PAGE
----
תמונות בעמוד
PDF
ePub

Such as the daughter of Agenor had,
That made great Jove to humble him to her hand,
When with his knees he kiss'd the Cretan strand. ,
Tra. Saw you no more? mark'd you not, how her

sister
Began to scold ; and raise up such a storm,
That mortal ears might hardly endure the din?

Luc. Tranio, I saw her coral lips to move, And with her breath she did perfume the air ; Sacred, and sweet, was all I saw in her. Tra. Nay, then, 'tis time to stir him from his

trance. I pray, awake, sir; If you love the maid, Bend thoughts and wits to achieve her. Thus it

stands :-
Her elder sister is so curst and shrewd,
That, till the father rid his hands of her,
Master, your love must live a maid at home;
And therefore has he closely mew'd her up,
Because she shall not be annoy'd with suitors.

Luc. Ah, Tranio, what a cruel father's he!
But art thou not advis'd, he took some care
To get her cunning schoolmasters to instruct her?

Tra. Ay, marry, am I, sir; and now 'tis plotted.
Luc. I have it, Tranio.
Tra.

Master, for my hand, Both our inventions meet and jump in one.

Luc. Tell me thine first.
Tra.

You will be schoolmaster,
And undertake the teaching of the maid :
That's your device.

6 Europa.

Luc.

It is : May it be done? Tra. Not possible; For who shall bear your part, And be in Padua here Vincentio's son? Keep house, and ply his book; welcome his friends, Visit his countrymen, and banquet them?

Luc. Basta ;7 content thee; for I have it full. We have not yet been seen in any house; Nor can we be distinguished by our faces, For man, or master : then it follows thus ;-Thou shalt be master, Tranio, in my stead, Keep house, and port, and servants, as I should: I will some other be; some Florentine, Some Neapolitan, or mean man of Pisa. 'Tis hatch'd, and shall be so :-Tranio, at once Uncase thee; take my colour'd hat and cloak: When Biondello comes, he waits on thee; But I will charm him first to keep his tongue. Tra. So had

[They exchange habits. In brief then, sir, sitho it your pleasure is, And I am tied to be obedient; (For so your father charg'd me at our parting; Be serviceable to my son, quoth he, Although, I think, 'twas in another sense,) I am content to be Lucentio, Because so well I love Lucentio.

Luc. Tranio, be so, because Lucentio loves : And let me be a slave, to achieve that maid Whose sudden sight hath thrall’d my wounded eye.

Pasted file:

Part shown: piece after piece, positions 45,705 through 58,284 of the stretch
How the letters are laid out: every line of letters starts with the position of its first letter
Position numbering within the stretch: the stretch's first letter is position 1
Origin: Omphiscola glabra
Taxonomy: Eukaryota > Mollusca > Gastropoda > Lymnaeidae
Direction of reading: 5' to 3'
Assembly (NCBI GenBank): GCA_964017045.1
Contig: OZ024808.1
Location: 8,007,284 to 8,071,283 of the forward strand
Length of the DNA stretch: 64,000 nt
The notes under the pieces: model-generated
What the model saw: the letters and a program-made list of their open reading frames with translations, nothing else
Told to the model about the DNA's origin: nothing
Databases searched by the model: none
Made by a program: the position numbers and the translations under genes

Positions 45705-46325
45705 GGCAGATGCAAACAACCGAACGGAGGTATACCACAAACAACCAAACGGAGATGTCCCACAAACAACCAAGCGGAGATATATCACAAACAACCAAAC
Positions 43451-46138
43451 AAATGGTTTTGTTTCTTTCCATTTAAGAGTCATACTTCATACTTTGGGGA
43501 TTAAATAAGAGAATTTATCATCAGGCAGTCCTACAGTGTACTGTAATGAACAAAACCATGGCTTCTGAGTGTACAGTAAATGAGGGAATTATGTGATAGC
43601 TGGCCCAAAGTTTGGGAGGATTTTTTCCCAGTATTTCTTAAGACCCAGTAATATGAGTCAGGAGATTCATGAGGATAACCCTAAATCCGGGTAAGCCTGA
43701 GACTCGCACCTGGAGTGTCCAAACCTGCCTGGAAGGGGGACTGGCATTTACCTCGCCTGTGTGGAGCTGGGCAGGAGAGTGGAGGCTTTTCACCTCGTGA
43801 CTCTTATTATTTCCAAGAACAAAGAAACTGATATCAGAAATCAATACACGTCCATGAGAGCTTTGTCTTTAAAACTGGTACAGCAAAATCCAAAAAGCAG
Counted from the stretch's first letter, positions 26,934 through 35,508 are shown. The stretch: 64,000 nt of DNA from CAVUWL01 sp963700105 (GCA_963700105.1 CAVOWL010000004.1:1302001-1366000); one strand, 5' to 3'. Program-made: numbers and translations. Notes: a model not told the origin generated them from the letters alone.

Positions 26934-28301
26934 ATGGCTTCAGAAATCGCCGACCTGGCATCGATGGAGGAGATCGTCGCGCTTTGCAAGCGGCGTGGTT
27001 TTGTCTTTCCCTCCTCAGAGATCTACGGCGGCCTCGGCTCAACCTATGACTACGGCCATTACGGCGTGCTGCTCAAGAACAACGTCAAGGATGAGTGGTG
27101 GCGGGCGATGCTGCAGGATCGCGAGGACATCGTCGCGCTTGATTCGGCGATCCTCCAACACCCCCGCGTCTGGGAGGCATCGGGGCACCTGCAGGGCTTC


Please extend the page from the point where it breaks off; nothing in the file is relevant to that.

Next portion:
you need.

7 'Tis enough.

$ Show, appearance.

, Sinc.

Enter BIONDELLO.

life :

Here comes the rogue.-Sirrah, where have you been? Bion. Where have I been? Nay, how now, where

are you? Master,

has
my
fellow Tranio stol'n

your

clothes ? Or

you stol'n his? or both ? pray, what's the news? Luc. Sirrah, come hither; 'tis no time to jest, And therefore frame your manners' to the time. Your fellow Tranio here, to save my life, Puts my apparel and my countenance on, And I for my escape have put on his; For in a quarrel, since I came ashore, I kill'd a man, and fear I was descried :' Wait you on him, I charge you, as becomes, While I make way from hence to save my You understand me? Bion.

ne'er whit. Luc. And not a jot of Tranio in your mouth; Tranio is chang’d into Lucentio.

Bion. The better for him; Would I were so too! Tra. So would I, faith, boy, to have the next

wish after, That Lucentio indeed had Baptista's youngest daughter. But, sirrah, not for my sake, but your master's, -I

advise You use your manners discreetly in all kind of com

panies : When I am alone, why, then I am Tranio; But in all places else, your master Lucentio.

I, sir,

a

I Observed.

Luc. Tranio, let's go :One thing more rests, that thyself execute;To make one among these wooers: If thou ask me

why, Sufficeth, my reasons are both good and weighty.

[Exeunt. 1 Serv. My lord, you nod; you do not mind the

play. Sly. Yes, by saint Anne, do I. A good matter, surely ; Comes there any more of it?

Page. My lord, 'tis but begun,

Sly. 'Tis a very excellent piece of work, madam lady; 'Would't were done !

SCENE II.

The same. Before Hortensio's Housé.

Enter PETRUCH10 and GRUMIO.

Pet. Verona, for a while I take my leave,
To see my friends in Padua; but, of all,
My best beloved and approved friend,
Hortensio; and, I'trow, this is his house :
Here, sirrah Grumio; knock, I say.

Gru. Knock, sir! whom should I knock? is thero any man has rebused your worship?

Pet. Villain, I say, knock me here soundly.

Gru. Knock you here, sir ? why, sir, what am I, sir, that I should knock you here, sir ?

Pet. Villain, I say, knock me at this gate, And rap me well, or I'll knock your knave's pate.

you first,

Gru. My master is grown quarrelsome : I should

knock And then I know after who comes by the worst.

Pet. Will it not be? 'Faith, sirrah, an you'll not knock, I'll wring it; I'll try how you can sol, fa, and sing it.

[He wrings GRUMIO by the ears. Gru. Help, masters, help! my master is mad. Pet. Now, knock when I bid you: sirrah! villain!

Enter HORTENSIO, Hor. How now? what's the matter?--My old friend Grumio! and my good friend Petruchio! How do you all at Verona ?

Pet. Signior Hortensio, come you to part the fray ? Con tutto il core bene trovato, may I say.

Hor. Alla nostra casa bene venuto, Molto honorato signor mio Petruchio. Rise, Grumio, rise; we will compound this quarrel.

Gru. Nay, 'tis no matter, what he 'leges2 in Latin. -If this be not a lawful cause for me to leave his service,-Look you, sir,--he bid me knock him, and rap him soundly, sir: Well, was it fit for a servant to use his master so; being, perhaps, (for aught I see,) two and thirty,--a pip out ? Whom, 'would to God, I had well knock'd at first, Then had not Grumio come by the worst,

Pet. A senseless villain-Good Hortensio,
I bade the rascal knock upon your gate,
And could not get him for my heart to do it.

Gru. Knock at the gate ?- heavens !

[blocks in formation]
« הקודםהמשך »